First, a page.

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Title: Using Steel Fibres to Increase the Projectile Impact Resistance of Cementitious Composites

Author(s): Radoslav Sovják, Sebastjan Kravanja, and Jan Zatloukal

Publication: Symposium Paper

Volume: 347


Appears on pages(s): 39-58

Keywords: cementitious composites, crater area, crater volume, depth of penetration, projectile impact, shear crack analysis, steel fibres

Date: 3/1/2021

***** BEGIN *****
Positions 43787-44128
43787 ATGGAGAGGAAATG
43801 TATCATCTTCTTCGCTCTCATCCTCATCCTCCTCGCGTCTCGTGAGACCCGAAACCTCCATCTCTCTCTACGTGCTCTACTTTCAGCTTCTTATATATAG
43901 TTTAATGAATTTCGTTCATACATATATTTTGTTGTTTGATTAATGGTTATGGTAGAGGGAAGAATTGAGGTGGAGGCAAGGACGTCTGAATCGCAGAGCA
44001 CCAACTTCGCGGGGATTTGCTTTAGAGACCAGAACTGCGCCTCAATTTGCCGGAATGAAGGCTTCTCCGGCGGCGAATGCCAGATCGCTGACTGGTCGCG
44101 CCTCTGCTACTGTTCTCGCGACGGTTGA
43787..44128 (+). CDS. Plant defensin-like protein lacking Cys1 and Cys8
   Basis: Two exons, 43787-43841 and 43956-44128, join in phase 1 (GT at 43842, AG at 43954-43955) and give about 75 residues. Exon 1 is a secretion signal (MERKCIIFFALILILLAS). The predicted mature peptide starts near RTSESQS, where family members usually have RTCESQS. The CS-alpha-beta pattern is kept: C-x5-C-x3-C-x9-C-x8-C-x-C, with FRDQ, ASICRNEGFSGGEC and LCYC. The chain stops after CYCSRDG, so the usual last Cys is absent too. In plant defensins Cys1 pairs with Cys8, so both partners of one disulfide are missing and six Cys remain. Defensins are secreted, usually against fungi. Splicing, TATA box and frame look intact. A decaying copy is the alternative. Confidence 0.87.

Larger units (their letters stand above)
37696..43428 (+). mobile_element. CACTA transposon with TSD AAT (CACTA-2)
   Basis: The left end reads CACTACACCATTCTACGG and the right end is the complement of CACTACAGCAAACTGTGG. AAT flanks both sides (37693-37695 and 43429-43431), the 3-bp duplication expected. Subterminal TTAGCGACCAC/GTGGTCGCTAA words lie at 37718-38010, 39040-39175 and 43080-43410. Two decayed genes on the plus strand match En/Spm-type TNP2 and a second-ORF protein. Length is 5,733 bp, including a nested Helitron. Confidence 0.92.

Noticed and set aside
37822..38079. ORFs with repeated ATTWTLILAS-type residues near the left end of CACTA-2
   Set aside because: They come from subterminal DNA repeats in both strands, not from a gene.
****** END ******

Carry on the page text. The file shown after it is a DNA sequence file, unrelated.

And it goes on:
Steel fibres in cementitious composites play a crucial role in making structures less susceptible to the damage caused by projectile impacts. A synergistic effect is achieved when steel fibres and an otherwise brittle cementitious matrix are blended together to produce a high-performance fibre-reinforced cementitious composite with enhanced ductility and strength. These composites also display strain hardening in tension, which leads to enhanced energy absorption and dissipation capacity. In this study, in-service 7.62 × 39 mm [0.28 × 1.54 in.] cartridges were used as projectiles. The muzzle velocity and weight of the projectiles were 710 m/s [2329 ft/s] and 8.04 grams [0.284 oz], respectively. Projectiles were shot with a stationary semi-automatic rifle into specimens made of high-performance fibre-reinforced cementitious composites with various fibre volume contents. Fibres used in this study were straight with a smooth surface. The aspect ratio of the fibre was 108:1 and corresponding dimensions were 14×0.13 mm [0.55×0.005 in.]. The tensile strength of the fibres was 2,800 MPa [406 ksi] and the modulus of elasticity was 210 GPa [30,458 ksi]. Owing to their exceptional mechanical properties, the fibres played a key role in controlling the response of the specimens when impacted by projectiles. The highest fibre volume content used in this study was 2% by volume; the cube compressive strength of the resulting mixture was 144 MPa [20.9 ksi]. Specimens were examined for the possible presence of spalling, scabbing, cracking, or full perforation. Depth of penetration, crater area, and crater volume were also tested. Results showed that steel fibres, due to the aforementioned synergistic effect with a cementitious matrix, notably protected specimens from erosion and significantly reduced cratering damage.


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